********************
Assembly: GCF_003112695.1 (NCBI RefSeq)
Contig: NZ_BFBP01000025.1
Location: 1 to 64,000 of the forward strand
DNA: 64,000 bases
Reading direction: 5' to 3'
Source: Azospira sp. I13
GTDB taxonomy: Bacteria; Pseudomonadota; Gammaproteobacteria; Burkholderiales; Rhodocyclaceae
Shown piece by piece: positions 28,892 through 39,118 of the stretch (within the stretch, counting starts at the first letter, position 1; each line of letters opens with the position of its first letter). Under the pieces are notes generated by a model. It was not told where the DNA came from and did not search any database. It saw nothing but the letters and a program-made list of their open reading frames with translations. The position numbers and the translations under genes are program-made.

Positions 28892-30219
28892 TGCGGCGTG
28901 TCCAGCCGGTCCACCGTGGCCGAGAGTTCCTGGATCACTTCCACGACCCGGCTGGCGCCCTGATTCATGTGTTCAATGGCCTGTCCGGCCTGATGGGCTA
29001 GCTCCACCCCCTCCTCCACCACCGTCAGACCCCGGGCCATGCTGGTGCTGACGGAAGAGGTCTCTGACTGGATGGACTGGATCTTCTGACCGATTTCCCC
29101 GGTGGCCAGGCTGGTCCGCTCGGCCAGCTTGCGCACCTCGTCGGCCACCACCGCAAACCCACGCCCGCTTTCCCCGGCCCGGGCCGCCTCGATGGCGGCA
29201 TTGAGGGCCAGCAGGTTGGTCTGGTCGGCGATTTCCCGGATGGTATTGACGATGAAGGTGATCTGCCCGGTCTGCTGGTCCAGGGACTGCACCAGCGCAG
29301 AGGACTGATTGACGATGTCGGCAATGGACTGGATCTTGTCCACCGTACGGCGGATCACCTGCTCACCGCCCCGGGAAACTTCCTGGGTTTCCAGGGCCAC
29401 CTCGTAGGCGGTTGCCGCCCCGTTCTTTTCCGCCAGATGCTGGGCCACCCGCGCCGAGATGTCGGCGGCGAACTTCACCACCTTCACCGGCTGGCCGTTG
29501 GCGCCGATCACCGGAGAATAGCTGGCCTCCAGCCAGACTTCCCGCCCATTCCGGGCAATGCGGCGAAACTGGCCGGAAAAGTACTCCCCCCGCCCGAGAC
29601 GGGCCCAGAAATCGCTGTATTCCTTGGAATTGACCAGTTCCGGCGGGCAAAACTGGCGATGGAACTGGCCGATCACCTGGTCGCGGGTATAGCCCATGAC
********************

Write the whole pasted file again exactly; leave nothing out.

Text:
Assembly: GCF_003112695.1 (NCBI RefSeq)
Contig: NZ_BFBP01000025.1
Location: 1 to 64,000 of the forward strand
DNA: 64,000 bases
Reading direction: 5' to 3'
Source: Azospira sp. I13
GTDB taxonomy: Bacteria; Pseudomonadota; Gammaproteobacteria; Burkholderiales; Rhodocyclaceae
Shown piece by piece: positions 28,892 through 39,118 of the stretch (within the stretch, counting starts at the first letter, position 1; each line of letters opens with the position of its first letter). Under the pieces are notes generated by a model. It was not told where the DNA came from and did not search any database. It saw nothing but the letters and a program-made list of their open reading frames with translations. The position numbers and the translations under genes are program-made.

Positions 28892-30219
28892 TGCGGCGTG
28901 TCCAGCCGGTCCACCGTGGCCGAGAGTTCCTGGATCACTTCCACGACCCGGCTGGCGCCCTGATTCATGTGTTCAATGGCCTGTCCGGCCTGATGGGCTA
29001 GCTCCACCCCCTCCTCCACCACCGTCAGACCCCGGGCCATGCTGGTGCTGACGGAAGAGGTCTCTGACTGGATGGACTGGATCTTCTGACCGATTTCCCC
29101 GGTGGCCAGGCTGGTCCGCTCGGCCAGCTTGCGCACCTCGTCGGCCACCACCGCAAACCCACGCCCGCTTTCCCCGGCCCGGGCCGCCTCGATGGCGGCA
29201 TTGAGGGCCAGCAGGTTGGTCTGGTCGGCGATTTCCCGGATGGTATTGACGATGAAGGTGATCTGCCCGGTCTGCTGGTCCAGGGACTGCACCAGCGCAG
29301 AGGACTGATTGACGATGTCGGCAATGGACTGGATCTTGTCCACCGTACGGCGGATCACCTGCTCACCGCCCCGGGAAACTTCCTGGGTTTCCAGGGCCAC
29401 CTCGTAGGCGGTTGCCGCCCCGTTCTTTTCCGCCAGATGCTGGGCCACCCGCGCCGAGATGTCGGCGGCGAACTTCACCACCTTCACCGGCTGGCCGTTG
29501 GCGCCGATCACCGGAGAATAGCTGGCCTCCAGCCAGACTTCCCGCCCATTCCGGGCAATGCGGCGAAACTGGCCGGAAAAGTACTCCCCCCGCCCGAGAC
29601 GGGCCCAGAAATCGCTGTATTCCTTGGAATTGACCAGTTCCGGCGGGCAAAACTGGCGATGGAACTGGCCGATCACCTGGTCGCGGGTATAGCCCATGAC